VSV-EBOV is an experimental Ebola vaccine discovered by researchers at the Public Health Agency of Canada's National Microbiology Laboratory (NML).
Animal studies suggest that the experimental vaccine could prevent Ebola infection when used before and also immediately after exposure to the Ebola virus.
When a person takes a vaccine, it prompts their immune system to start making antibodies. Antibodies work in our body by finding and then neutralizing foreign objects such as bacteria or viruses.
The experimental vaccine is based on an animal virus called vesicular stomatitis virus (VSV) that is combined with a portion of the protein covering of the Ebola virus. When administered, it induces an immune response against the Ebola virus. It does not contain a live Ebola virus. There is no risk that volunteers could contract the Ebola virus through participation in the trials.
The discovery of the Ebola vaccine was funded by the Public Health Agency of Canada and the Canadian Safety and Security Program and required collaboration with government departments, investment by private industry and importantly, international partnerships.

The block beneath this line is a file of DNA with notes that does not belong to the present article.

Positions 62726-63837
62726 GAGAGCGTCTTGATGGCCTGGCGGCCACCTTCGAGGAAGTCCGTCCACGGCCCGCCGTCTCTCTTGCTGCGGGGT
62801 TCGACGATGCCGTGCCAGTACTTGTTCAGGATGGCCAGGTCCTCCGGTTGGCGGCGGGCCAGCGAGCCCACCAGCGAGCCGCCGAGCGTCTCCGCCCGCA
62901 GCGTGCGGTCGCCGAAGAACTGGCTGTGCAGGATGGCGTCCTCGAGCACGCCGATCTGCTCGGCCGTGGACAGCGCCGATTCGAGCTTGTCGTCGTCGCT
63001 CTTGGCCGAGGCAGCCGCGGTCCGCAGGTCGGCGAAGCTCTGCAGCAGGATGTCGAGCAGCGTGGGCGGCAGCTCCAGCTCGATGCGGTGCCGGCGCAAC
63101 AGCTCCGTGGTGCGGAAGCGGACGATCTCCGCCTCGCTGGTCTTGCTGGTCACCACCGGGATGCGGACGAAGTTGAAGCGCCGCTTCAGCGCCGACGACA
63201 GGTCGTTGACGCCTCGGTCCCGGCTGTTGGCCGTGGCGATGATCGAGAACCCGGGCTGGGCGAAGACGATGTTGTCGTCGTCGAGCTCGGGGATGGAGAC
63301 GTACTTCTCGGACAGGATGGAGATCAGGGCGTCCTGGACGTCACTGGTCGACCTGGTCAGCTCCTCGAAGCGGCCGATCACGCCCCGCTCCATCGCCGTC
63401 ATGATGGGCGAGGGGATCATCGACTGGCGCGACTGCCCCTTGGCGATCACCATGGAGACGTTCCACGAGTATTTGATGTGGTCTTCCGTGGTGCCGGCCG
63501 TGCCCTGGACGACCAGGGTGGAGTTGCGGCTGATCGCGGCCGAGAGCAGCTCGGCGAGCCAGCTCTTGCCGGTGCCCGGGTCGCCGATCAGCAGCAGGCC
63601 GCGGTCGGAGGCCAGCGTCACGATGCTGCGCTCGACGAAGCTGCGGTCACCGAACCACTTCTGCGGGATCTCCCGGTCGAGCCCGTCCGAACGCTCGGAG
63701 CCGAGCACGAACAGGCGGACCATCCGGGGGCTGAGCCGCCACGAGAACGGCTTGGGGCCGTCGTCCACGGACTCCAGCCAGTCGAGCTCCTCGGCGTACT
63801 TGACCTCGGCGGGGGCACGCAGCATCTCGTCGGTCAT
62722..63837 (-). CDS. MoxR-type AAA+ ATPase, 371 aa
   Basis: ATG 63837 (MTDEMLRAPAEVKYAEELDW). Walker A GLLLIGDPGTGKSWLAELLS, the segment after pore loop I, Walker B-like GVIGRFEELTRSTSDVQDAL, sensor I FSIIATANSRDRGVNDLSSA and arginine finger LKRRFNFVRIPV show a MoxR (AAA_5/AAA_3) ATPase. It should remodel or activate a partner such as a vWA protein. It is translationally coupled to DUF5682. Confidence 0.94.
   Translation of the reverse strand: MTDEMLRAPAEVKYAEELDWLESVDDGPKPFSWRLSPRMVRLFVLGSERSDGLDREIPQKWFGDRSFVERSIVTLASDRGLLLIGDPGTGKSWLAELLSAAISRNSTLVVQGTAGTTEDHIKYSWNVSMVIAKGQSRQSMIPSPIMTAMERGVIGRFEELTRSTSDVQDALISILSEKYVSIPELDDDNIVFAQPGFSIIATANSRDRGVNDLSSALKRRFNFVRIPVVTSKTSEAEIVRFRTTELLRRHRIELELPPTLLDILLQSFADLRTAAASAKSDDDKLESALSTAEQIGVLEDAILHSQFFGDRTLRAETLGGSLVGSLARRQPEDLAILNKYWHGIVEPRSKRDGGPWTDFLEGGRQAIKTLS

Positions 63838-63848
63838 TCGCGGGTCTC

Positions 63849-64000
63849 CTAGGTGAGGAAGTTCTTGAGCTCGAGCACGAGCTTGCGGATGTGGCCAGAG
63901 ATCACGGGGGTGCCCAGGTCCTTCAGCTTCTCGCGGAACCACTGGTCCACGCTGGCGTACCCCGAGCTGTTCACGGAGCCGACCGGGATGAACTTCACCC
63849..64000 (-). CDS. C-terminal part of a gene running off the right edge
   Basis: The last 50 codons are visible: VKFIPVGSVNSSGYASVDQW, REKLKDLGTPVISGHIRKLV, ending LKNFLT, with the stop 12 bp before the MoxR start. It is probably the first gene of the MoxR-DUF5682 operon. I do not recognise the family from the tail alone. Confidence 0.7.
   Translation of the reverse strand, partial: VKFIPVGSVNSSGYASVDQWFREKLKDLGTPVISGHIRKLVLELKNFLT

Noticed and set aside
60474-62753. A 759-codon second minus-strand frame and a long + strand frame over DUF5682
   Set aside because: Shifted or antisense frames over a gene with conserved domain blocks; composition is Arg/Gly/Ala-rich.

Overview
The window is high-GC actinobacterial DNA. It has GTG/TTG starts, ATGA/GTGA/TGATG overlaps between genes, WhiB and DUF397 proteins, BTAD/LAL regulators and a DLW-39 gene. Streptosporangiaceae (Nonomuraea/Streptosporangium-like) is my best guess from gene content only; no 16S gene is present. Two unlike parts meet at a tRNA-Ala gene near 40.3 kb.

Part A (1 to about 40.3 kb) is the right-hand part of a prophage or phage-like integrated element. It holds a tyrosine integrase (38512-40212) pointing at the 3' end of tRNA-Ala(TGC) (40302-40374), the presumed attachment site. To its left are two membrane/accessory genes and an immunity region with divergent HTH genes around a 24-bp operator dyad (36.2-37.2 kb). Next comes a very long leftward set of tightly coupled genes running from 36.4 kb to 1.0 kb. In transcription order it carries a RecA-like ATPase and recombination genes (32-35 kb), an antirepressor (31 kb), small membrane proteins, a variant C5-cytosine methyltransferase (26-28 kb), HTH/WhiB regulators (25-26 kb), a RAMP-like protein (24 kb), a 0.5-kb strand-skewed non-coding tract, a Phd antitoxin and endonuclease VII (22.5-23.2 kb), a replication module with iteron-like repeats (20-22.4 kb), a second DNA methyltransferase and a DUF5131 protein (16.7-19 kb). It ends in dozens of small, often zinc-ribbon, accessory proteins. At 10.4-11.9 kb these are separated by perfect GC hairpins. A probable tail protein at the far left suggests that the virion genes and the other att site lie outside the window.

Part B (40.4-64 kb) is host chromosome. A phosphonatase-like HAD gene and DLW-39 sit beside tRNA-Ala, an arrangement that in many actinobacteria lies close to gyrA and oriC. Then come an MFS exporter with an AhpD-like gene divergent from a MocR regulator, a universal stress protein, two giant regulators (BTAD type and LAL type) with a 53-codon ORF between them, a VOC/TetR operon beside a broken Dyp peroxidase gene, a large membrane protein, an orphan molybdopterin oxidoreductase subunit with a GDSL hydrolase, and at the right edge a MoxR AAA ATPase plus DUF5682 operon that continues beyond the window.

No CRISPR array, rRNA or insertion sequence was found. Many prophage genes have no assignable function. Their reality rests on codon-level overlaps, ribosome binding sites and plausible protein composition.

The intellectual property rights for the vaccine belong to the Government of Canada. However, NewLink, a private company that owns the licensing rights to the vaccine, has the responsibility to produce mass quantities and to bring the vaccine to clinical trials.
The vaccine is currently in clinical trials in Canada, the United States, Europe and Africa. Results are expected in 2015.
On November 3, 2014, the Government of Canada committed $23.5 million to support research and development of the Ebola vaccine and monoclonal antibody treatments for Ebola.
The funding will be used to support clinical trials to test the vaccine's safety and efficacy. It will also be used to create a stockpile of the vaccine for use in Canada in the event of a case of Ebola and to assist in the outbreak response in West Africa.
On August 12, 2014, the Government of Canada announced a donation of its experimental vaccine to the WHO.
In October 2014, the Government of Canada shipped 800 vials of its experimental Ebola vaccine to the WHO in Geneva, fulfilling the Government's vaccine donation commitment to the ongoing Ebola outbreak in West Africa.
The Public Health Agency of Canada supplied the vaccine to the WHO in its role as the international coordinating body for the Ebola outbreak, so that the vaccine can be made available as an international resource. The WHO has entrusted the donated vials to the Hôpitaux Universitaires de Genève for storage and to conduct clinical trials in Europe and Africa.